One of the constants in search engine optimization strategy is the need to build links. While other factors change and the search engines swap in and out different weightings for various elements, having a large number of good-quality links has stood the test of time. They serve as an indicator of a page’s relevance and of its standing in the search engines. Links are also the lifeblood of any successful site, acting like arteries pumping fresh new visitors through the heart of the site.
Despite these plus points, is it possible to have too much of a good thing? Will too many links have a detrimental effect? Google seems to think so, but the good news for those who have worked to create a library of quality links is that the problem lies not with inbound referrals but on-page links from one section of the site to the other (or to external pages).
Having too many links per page will undermine ranking aspirations by infringing on the search engine’s design and content guidelines. Google starts out by recommending that links on a page are kept to a reasonable number, which they classify as below 100. This rule of thumb is somewhat outdated and can be traced back to when spiders read a smaller portion of a web page – the more links contained within the page, the longer it was. To ensure its spiders performed effectively, the benchmark of 100 was set. While search engines now read much more of a page before indexing it, having more than 100 links can set off the spam filters and result in a lower perceived page quality.
While Google won’t automatically class a page with more than 100 links spiraling off as spam, it may choose not to follow some or all of the paths off to other pages. If this is the search engine’s only route to that page, it may miss being indexed purely because it hasn’t been correctly integrated into the site’s architecture. If a page is falling foul of being one of too many links and missing out on a possible SERP inclusion, it could be that you (conversely) actually need to build external links in order to negate the impact caused by too many on-page links. Building links back to a page that isn’t being read due to being one of too many links will deliver traffic and will also provide a secondary route into the site for the search engines. Creating this bypass will ensure that the page is accessed and eligible to rank.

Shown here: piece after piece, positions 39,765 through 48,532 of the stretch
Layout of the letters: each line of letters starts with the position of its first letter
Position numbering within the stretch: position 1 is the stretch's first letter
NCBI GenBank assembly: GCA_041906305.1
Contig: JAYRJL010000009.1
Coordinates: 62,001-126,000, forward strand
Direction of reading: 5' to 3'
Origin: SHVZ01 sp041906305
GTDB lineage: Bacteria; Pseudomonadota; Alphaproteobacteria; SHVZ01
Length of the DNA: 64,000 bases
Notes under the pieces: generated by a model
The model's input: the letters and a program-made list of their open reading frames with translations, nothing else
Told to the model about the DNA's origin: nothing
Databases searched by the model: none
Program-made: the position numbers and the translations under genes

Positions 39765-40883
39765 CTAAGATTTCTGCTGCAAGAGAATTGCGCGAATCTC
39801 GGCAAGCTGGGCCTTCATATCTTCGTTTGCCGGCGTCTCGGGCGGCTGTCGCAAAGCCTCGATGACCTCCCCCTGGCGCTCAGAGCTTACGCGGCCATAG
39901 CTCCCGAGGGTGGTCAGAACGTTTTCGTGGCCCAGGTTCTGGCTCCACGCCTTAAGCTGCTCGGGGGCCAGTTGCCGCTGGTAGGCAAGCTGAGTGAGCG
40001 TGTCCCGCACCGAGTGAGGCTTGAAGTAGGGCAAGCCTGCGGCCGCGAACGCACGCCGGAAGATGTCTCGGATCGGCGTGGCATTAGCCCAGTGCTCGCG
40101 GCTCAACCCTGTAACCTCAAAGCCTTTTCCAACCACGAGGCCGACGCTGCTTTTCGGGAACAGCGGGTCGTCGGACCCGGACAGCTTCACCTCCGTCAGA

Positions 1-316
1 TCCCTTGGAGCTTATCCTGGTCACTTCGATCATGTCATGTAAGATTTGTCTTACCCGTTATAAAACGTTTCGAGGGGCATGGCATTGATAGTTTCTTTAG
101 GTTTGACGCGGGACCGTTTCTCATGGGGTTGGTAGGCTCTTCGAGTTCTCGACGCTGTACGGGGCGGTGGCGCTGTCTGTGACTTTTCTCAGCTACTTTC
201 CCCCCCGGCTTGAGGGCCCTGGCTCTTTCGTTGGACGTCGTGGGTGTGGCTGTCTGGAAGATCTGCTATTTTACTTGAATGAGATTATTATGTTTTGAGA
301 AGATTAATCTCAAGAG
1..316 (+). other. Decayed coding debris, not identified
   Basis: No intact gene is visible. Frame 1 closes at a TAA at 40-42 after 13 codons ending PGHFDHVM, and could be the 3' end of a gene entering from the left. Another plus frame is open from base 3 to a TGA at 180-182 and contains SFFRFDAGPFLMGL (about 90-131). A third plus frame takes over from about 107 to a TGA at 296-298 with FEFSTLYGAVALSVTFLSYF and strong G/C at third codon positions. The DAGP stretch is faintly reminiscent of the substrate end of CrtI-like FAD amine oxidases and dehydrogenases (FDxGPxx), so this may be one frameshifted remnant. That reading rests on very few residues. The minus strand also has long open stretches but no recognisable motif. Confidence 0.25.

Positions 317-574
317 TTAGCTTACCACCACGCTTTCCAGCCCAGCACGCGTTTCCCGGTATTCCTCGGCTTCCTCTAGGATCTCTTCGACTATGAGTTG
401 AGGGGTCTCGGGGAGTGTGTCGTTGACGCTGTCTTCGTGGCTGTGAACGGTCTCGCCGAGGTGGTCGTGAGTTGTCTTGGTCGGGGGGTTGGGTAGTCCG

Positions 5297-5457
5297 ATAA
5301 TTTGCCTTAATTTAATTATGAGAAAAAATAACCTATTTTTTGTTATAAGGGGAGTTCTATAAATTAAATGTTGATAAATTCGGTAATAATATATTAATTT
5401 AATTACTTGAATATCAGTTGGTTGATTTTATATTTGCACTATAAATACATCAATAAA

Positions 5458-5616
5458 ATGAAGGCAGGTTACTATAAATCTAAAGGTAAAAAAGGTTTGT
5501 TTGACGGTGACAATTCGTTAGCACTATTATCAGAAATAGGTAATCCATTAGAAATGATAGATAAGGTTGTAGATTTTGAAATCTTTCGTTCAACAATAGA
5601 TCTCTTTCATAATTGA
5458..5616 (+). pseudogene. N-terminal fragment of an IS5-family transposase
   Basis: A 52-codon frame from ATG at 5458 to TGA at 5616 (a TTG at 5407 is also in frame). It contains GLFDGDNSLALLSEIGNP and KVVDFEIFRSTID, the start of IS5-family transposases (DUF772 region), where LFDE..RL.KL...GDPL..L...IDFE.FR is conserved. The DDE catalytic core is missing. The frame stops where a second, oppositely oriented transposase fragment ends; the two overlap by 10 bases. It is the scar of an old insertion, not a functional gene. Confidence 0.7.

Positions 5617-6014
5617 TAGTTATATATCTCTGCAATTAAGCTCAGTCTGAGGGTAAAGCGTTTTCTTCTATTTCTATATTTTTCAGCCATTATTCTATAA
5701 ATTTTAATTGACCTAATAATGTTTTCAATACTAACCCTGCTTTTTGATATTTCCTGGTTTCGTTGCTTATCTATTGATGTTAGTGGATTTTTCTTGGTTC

If you have a large site selling lots of products or services and have pages that have more than 100 links out of sheer necessity, how do you avoid falling foul of the 100 links rule? The first and most obvious solution is to cut the number of links. Product or catalog pages will have lots of links by their very nature, so ask yourself if it’s possible to split the offending page into two or more new pages. Can products be re-categorized to sit on a new page without sending would-be customers off course? If so, you’ve quickly halved the number of links counted per page and are well on the way to dropping off the spam radar.
Having counted the number of links on each page of the site and come up with an excess of 100, take the opportunity not to berate the potential shortfall in organic placement but to assess end-user value. The 100 link benchmark falls under Google’s quality guidelines for a reason – think of a link as a choice your visitor has to make. When they come across a link on the page, they must decide whether following that link will lead them to the desired information or if they should ignore the link and continue with the same page. With more than 100 links, your visitor must make more than 100 decisions; this is an overwhelming prospect at best and a definite conversion killer at worst.